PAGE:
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February 13, 2015

Improv and Engineering Are The Same?

by Dr. Eliezer Jones
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Josh and Ryan warming up with the “Bang” improv exercise.

This week our ComedySportz High School League team had its third workshop from our ComedySportz coach. The team meets daily as part of the Improvisational Arts and Speech class, but every other month they get coached by Tom Clark of ComedySportzLA. He is great and has taught our students amazing improv skills. This week the workshop was focused on scene work which took our team to a more advanced level and closer to our goal of being performance ready. However, while I was blown away by the quality of our students at the workshop, I was told something in relation to our improv elective that was very powerful.

The other day I was discussing next year with Mr. Joseph, our amazing science teacher and Sci-Tech facilitator, as well as the Sci-Tech mentor, Adrian. We were discussing the schedule and possible line up of electives. We also discussed the question of how much Sci-Tech, a program we value and the students love, was impacted this year because of the other new elective choices students have at the same time. Improv was specifically mentioned as it attracted many students. I brought up the importance of choice and having enough electives to meet the needs of our diverse student body. Then, unexpectedly, Adrian said he agreed since in the end Sci-Tech and improv were the same.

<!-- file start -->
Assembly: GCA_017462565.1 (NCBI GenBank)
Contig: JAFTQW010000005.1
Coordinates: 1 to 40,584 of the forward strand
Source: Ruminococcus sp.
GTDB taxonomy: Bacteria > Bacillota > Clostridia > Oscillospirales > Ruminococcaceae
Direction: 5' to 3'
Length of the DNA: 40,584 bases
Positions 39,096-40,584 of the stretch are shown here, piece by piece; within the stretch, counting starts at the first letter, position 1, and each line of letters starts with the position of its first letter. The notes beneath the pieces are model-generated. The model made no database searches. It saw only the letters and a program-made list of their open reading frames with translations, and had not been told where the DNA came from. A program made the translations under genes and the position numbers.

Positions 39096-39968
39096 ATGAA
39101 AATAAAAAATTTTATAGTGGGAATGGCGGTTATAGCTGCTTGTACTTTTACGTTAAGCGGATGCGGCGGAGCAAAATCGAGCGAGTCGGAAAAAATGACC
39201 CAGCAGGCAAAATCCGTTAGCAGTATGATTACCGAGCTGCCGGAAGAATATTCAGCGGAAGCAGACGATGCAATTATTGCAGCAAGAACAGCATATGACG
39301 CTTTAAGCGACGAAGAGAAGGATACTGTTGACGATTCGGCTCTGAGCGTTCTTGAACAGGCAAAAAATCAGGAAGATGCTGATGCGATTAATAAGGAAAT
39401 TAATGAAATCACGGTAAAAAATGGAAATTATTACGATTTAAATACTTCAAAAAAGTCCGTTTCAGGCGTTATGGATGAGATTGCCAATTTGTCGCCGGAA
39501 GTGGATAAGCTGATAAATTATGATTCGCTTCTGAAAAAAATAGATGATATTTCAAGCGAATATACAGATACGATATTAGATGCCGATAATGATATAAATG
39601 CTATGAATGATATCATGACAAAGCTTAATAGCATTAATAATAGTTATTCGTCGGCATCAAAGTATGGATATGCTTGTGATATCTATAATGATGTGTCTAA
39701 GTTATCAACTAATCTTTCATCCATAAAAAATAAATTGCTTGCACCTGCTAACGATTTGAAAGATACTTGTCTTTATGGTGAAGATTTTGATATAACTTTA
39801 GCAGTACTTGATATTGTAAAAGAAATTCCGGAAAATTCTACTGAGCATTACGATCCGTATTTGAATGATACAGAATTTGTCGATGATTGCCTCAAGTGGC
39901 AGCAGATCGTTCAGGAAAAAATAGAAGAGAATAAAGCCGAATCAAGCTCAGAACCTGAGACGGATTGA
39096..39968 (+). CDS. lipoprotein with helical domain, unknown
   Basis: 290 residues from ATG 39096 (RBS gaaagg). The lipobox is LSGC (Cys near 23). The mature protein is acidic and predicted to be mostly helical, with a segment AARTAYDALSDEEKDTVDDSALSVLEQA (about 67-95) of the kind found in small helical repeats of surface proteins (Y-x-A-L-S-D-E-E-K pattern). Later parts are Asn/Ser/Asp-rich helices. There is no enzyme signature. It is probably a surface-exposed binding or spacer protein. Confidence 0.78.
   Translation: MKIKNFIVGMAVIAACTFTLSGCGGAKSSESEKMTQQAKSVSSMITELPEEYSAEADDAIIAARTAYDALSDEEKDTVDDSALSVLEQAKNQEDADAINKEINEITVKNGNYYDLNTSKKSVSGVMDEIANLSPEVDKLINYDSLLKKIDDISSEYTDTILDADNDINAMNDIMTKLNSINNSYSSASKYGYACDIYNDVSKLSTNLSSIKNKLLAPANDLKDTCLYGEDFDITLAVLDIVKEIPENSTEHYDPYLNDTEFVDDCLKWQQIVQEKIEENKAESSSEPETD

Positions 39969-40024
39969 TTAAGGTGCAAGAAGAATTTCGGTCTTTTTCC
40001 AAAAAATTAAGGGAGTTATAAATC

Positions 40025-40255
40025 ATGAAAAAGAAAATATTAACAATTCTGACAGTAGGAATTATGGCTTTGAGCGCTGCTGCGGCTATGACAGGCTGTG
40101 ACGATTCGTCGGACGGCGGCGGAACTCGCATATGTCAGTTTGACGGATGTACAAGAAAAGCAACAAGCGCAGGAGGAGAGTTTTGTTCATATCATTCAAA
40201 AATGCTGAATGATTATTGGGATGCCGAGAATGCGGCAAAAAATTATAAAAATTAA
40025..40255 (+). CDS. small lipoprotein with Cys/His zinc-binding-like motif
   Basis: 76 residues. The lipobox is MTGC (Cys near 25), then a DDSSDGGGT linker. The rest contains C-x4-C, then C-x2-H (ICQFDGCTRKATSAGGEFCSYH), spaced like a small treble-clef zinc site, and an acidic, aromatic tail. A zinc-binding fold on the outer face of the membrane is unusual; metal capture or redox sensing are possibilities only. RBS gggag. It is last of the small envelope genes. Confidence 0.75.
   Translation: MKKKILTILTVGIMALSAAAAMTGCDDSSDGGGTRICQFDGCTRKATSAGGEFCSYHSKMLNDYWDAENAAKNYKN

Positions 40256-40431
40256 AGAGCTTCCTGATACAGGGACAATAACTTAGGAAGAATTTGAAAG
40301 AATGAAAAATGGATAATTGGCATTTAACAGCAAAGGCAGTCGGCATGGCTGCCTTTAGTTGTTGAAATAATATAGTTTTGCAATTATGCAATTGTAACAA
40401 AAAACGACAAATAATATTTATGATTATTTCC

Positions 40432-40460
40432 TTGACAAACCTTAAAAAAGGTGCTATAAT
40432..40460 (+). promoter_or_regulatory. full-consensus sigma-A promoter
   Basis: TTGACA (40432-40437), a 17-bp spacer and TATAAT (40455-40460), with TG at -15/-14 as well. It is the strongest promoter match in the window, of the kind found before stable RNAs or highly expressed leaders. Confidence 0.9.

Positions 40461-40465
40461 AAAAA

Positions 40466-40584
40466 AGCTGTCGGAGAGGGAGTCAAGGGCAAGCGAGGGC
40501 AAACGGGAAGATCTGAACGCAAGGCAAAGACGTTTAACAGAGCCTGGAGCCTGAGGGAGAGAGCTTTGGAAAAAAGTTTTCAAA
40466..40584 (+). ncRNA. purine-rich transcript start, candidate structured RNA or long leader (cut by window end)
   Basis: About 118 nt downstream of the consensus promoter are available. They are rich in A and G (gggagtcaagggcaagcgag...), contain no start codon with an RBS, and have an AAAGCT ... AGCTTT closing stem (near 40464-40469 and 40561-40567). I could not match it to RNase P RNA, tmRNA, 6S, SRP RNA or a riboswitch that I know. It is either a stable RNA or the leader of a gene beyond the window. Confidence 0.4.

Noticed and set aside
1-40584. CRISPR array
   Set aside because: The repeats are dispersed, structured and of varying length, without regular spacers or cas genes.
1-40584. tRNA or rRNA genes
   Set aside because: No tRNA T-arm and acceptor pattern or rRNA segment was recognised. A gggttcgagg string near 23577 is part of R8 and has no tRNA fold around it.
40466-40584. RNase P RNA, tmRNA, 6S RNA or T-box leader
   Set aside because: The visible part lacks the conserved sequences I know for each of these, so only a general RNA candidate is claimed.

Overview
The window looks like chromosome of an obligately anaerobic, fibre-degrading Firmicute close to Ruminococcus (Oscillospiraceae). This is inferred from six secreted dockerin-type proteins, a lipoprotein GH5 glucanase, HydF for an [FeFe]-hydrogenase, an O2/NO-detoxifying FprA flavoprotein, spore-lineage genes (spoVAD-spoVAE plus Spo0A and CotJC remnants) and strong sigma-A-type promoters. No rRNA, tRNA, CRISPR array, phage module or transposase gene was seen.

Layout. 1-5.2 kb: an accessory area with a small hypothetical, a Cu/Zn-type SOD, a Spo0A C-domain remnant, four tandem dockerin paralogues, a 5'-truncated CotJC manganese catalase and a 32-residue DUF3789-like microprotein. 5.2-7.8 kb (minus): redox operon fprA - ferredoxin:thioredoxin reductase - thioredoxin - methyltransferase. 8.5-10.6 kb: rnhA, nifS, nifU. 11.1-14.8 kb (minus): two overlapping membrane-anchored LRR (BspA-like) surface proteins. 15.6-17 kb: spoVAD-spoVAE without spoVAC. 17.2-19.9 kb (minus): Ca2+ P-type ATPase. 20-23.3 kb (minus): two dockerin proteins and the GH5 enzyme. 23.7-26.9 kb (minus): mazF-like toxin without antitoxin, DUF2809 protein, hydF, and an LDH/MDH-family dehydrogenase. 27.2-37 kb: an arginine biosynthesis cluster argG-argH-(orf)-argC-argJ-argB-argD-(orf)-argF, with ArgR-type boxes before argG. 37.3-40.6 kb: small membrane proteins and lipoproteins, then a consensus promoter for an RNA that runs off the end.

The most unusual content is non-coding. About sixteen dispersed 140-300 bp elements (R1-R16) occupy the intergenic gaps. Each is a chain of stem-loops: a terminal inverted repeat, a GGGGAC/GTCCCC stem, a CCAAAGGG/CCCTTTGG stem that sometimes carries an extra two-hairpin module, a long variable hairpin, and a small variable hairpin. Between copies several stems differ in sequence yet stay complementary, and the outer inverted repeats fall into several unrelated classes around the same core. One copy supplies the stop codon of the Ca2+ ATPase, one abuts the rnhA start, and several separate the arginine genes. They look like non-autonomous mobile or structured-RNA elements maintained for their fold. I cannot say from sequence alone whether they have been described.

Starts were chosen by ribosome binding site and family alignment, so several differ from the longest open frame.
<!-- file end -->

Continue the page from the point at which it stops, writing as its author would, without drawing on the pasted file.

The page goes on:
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3D printed housings, arduinos, battery packs and wheels make up the tool box of our CIJE-Tech students.

Now if you are unfamiliar with CIJE-Tech, it is our Science and Engineering elective focused on computer programming, robotics, 3D design and more. What does that have to do with Comedy Improv? Improv is a theatre art where students perform acting scenes on the spot based on audience suggestions. The two seem to almost polar opposites. However, Adrian so perfectly pointed out that while the activities are different the goals are the same. In both classes the goal is to help build within the students the skills to think on their feet, problem solve, creatively express themselves, collaborate with their peers and be able to confidently present and communicate their ideas. One set of students do it with microcontrollers, computers and led lights while the others do it with suggestions from the audience, improv game formats and a set of improv rules.

We have a growing list of electives and clubs for our students to take advantage of. The purpose is to ensure that we can create an environment where each and every one of our students can figure out what they are passionate about, get to know their strengths and use those skills to produce something meaningful to them. Our different electives may look different on the surface, but that just reflect the fact that our students are different and teaching requires an understanding and appreciation of the individuality of each students. Schools needs to offer as many roads to learning as possible and offering ways for students to explore and connect to their individual interests is one very important way. I am happy to see we do that well here at VTHS and are continuing to work on ways to increase these roads.

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